Berkeley’s Theodicy in A Treatise Concerning the Principles of Human Knowledge (1710)

Marta Szymańska-Lewoszewska

DOI: http://dx.doi.org/10.12775/szhf.2014.046

Abstract


In this article I attempt to reconstruct Berkeley’s views on the nature of God and his Providence, as well as the way he refers to the problem of evil and justice in the world. My analysis is based on one of the early works by Berkeley, i.e. Principles of Human Knowledge (1710). Its aim is to present Berkeley’s understanding of theodicy as different from the one suggested by Leibniz in Theodicy (1710).


Keywords


Berkeley; God; evil; theodicy; justice

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References


Berkeley, G. The Works of George Berkeley ed. A. A. Luce and T. E. Jessop, 9 vols.; London–Edinburgh–Paris–Melbourne–Toronto–New York: Thomas Nelson and Sons Ltd., 1948–1957.

Leibniz, G. W., Theodicy, Essays on the Goodness of God, the Freedom of Man and the Origin of Evil, London: Routledge & Kegan Paul Limited, 1951, The Project Gutenberg EBook: November, 24, 2005.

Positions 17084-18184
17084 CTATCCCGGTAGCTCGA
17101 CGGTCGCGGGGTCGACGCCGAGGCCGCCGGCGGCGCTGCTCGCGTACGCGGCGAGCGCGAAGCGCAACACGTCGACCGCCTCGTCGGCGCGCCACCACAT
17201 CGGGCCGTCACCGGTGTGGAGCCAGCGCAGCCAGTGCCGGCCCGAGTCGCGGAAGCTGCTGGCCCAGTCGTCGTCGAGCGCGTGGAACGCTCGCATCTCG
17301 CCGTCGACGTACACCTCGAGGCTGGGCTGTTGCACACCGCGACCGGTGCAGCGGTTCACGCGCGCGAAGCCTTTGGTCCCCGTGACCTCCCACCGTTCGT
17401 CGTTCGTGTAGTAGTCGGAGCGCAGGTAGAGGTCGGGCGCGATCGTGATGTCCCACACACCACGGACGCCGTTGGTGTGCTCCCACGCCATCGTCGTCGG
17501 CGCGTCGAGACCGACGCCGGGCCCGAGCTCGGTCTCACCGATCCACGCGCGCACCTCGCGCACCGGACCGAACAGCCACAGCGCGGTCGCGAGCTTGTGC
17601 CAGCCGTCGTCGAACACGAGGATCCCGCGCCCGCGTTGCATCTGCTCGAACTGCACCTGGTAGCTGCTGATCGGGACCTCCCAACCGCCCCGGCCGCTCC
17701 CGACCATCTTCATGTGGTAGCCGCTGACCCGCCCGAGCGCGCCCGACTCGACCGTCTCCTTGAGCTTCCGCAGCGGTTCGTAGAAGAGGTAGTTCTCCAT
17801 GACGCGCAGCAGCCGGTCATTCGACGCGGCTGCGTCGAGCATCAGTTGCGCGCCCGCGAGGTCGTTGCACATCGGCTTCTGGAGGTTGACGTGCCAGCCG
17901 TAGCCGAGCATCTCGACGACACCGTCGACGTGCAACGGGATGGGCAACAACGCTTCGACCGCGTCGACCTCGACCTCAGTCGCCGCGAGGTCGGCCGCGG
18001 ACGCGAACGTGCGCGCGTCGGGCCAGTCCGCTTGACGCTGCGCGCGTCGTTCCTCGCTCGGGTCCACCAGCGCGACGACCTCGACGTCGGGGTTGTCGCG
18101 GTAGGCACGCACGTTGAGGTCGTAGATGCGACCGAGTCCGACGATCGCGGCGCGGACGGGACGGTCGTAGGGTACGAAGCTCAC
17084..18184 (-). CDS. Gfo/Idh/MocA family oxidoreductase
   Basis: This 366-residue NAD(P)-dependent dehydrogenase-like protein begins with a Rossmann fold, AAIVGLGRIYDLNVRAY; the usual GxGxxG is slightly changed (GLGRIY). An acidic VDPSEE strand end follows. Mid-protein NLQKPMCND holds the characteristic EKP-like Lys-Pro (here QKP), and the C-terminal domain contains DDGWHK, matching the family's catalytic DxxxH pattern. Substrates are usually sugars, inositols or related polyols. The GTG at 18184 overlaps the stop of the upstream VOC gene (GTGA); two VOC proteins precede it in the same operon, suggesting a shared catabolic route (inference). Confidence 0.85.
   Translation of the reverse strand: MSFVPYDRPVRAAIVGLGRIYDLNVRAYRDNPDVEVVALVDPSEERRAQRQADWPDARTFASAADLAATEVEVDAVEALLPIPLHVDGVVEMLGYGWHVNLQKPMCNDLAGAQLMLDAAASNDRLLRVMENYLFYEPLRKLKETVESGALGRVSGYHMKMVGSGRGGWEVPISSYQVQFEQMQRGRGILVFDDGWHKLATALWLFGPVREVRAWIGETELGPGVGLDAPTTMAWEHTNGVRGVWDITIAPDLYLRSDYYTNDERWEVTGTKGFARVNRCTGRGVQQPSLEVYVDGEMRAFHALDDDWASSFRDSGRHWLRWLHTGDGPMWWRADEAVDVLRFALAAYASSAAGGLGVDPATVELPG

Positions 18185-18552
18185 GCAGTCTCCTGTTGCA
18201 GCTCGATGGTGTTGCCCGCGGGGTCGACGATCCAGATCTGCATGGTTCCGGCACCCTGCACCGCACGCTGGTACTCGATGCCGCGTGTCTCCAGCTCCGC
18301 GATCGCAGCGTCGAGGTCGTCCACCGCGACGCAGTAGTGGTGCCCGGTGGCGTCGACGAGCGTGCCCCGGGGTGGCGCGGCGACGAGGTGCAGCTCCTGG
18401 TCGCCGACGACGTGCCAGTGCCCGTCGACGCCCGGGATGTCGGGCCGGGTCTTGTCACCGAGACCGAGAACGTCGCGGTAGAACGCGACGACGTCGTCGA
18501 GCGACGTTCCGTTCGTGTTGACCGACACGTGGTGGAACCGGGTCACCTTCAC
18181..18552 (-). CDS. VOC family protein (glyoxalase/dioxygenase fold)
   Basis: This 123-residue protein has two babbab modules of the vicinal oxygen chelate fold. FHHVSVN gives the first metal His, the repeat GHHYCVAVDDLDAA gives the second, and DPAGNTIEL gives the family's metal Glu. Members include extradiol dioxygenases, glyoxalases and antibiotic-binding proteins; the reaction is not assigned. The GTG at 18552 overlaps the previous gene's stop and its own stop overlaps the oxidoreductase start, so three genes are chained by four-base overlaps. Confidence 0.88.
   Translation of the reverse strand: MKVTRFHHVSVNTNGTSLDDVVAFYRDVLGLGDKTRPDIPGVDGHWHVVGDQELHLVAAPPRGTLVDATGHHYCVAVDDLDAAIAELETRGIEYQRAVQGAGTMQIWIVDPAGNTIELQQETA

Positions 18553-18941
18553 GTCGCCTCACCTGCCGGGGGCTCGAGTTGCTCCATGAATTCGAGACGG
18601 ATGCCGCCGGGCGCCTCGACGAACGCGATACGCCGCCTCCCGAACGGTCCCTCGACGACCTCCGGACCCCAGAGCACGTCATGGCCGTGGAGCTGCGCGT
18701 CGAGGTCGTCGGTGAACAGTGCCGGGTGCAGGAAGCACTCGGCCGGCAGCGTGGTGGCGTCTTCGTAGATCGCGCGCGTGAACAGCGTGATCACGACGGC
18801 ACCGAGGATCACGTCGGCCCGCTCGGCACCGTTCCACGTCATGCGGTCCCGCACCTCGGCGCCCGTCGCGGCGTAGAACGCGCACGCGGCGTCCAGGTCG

Adams, R. M. Leibniz. Determinist, Theist, Idealist, New York: Oxford University Press, 1994.

Hershbell, J. P. “Berkeley and the Problem of Evil”, Journal of the History of Ideas, 31, No. 4, (1970): 543–554.

Routledge History of Philosophy, ed. by G. H. R. Parkinson and S. G. Shanker, 10 vols., London–New York: Routledge, Taylor & Francis Group 1993–1999.

The Dictionary of the History of Ideas, ed. P. Wiener, 4 vols., New York: Scribner, 1973.






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